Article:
Online music service Napster has unwrapped its latest offering, an IBM-powered “Super Peer” cache-management system for ISPs, universities and businesses looking to cut costs while distributing digital music files.
The “Super Peer” application, announced Wednesday, uses Big Blue’s eServer BladeCenter systems running Linux and is used to cache Napster content in on-site servers to reduce bandwidth costs, a key element in the drive to mass-market digital music.
“Super Peer” promises a proactive approach to managing bandwidth usage while maintaining the quality and security of file distribution to customers and fits into Napster’s B2B approach to marketing its service.
Napster, relaunched by Roxio
as a paid download service, said the application would be perfect for customers like the University of Rochester, which offers unlimited access for students. With cache-management technology, Napster chief technical officer Bill Pence said the University of Rochester could reduce system vulnerability and make full out of its computing infrastructure.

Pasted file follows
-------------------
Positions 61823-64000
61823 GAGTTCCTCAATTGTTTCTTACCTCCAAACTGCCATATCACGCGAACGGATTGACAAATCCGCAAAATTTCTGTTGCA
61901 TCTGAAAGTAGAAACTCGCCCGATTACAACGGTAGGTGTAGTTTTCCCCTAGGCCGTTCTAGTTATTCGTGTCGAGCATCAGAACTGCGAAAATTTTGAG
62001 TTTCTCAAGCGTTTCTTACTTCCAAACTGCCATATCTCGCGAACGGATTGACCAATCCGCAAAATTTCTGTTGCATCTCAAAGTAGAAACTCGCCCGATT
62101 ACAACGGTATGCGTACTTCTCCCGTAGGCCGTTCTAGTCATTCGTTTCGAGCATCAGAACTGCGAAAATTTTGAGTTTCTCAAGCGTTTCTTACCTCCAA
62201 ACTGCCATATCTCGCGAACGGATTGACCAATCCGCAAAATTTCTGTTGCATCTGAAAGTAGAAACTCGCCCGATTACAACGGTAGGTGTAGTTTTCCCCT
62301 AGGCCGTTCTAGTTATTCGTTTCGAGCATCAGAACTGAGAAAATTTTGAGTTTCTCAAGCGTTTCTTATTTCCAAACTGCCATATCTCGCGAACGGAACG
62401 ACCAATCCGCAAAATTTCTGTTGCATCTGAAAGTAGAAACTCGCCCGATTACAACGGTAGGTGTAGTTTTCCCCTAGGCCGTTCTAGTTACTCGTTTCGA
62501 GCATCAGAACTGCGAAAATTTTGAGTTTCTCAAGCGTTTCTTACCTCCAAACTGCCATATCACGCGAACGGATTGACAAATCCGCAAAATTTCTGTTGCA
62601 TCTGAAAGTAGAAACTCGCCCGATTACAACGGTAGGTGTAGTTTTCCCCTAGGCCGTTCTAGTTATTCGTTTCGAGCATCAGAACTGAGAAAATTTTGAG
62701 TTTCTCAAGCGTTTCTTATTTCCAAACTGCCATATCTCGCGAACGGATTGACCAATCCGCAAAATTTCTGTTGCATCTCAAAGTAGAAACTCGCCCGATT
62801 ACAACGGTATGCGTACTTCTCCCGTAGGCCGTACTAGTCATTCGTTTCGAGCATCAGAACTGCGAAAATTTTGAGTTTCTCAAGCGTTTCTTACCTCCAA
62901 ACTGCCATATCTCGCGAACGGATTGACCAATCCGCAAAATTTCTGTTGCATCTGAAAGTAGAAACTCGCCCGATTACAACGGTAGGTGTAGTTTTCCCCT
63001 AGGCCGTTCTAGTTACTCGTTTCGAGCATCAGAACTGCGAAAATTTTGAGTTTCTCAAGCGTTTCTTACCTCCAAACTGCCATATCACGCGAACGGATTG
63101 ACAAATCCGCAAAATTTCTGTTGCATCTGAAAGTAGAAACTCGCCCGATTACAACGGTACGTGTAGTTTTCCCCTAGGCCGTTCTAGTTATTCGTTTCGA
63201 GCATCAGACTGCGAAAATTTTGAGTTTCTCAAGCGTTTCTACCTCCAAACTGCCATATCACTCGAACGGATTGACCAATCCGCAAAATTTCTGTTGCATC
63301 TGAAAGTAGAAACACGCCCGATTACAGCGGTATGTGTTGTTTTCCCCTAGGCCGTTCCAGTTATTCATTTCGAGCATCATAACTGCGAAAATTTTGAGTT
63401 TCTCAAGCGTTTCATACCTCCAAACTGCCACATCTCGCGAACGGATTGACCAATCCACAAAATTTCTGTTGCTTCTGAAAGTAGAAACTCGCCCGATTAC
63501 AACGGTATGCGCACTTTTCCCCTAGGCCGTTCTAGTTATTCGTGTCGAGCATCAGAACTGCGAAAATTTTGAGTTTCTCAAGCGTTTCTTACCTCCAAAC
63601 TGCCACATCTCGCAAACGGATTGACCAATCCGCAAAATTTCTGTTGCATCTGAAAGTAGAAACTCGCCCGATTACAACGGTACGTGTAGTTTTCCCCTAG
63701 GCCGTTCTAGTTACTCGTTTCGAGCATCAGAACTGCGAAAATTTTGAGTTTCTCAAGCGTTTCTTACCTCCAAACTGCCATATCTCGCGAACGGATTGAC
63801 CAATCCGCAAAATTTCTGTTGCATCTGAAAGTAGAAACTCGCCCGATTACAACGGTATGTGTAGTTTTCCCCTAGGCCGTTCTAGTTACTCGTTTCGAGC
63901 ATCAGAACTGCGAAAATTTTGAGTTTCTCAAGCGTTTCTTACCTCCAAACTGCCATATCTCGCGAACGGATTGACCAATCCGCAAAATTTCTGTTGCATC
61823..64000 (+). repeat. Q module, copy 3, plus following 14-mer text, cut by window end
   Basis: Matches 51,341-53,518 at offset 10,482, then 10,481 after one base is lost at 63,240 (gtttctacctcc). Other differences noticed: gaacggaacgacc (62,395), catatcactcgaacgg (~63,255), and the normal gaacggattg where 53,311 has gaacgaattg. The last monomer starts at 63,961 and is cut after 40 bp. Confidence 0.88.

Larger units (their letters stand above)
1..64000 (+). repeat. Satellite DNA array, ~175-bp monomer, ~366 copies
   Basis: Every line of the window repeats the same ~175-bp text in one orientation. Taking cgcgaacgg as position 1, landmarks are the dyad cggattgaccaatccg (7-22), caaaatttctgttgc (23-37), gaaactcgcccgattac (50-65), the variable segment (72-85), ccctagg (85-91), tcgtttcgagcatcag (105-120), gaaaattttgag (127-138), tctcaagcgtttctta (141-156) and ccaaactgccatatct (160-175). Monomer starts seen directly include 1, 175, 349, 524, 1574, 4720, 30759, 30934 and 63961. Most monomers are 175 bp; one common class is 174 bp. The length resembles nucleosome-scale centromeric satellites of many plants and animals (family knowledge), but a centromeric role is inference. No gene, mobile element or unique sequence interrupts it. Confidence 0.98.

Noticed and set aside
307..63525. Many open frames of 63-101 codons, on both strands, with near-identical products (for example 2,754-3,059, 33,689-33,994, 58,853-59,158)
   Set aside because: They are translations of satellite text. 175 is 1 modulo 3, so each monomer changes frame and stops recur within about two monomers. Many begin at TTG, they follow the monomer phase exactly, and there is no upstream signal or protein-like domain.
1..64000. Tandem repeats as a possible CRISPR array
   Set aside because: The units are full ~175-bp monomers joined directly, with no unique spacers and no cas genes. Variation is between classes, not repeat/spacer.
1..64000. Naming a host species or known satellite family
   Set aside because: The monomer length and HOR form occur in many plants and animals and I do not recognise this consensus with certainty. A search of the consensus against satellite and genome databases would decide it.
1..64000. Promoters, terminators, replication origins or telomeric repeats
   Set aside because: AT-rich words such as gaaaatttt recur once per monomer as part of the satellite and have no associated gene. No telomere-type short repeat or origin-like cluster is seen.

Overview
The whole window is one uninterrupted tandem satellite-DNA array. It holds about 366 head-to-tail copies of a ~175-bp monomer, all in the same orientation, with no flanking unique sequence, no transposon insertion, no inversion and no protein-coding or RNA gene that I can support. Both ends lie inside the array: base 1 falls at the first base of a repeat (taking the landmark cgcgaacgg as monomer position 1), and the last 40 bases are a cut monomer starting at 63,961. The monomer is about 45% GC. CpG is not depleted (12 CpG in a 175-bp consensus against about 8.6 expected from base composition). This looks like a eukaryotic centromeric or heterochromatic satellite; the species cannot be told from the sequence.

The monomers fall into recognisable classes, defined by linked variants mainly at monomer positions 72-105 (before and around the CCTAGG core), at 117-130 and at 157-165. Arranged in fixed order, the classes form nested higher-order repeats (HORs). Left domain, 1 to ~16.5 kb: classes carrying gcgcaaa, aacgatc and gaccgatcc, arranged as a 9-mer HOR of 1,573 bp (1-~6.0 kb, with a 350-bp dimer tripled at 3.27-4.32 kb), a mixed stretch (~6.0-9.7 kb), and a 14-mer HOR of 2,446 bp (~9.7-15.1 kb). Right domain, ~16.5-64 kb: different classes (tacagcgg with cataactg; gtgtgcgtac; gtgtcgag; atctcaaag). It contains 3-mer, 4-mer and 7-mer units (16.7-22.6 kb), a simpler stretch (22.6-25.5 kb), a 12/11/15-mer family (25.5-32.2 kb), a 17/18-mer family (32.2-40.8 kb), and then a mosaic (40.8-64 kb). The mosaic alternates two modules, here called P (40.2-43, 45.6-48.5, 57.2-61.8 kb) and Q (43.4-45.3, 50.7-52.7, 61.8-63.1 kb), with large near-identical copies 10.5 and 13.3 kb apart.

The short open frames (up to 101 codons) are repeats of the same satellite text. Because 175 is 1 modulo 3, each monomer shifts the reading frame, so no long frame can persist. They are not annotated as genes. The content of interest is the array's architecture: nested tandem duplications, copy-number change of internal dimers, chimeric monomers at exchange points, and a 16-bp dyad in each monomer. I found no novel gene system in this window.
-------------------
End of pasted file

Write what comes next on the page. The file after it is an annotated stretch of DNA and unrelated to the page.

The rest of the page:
With cache-management, popular music files are stored locally for
streaming and downloading without requiring access to the Internet.
Napster, which competes with the likes of iTunes, BuyMusic, Rhapsody and MusicNet for a piece of the digital music pie, also uses technology from Microsoft for digital rights management (DRM). The service has also been embedded in the Windows XP Media Center Edition, Microsoft’s hybrid PC/TV platform.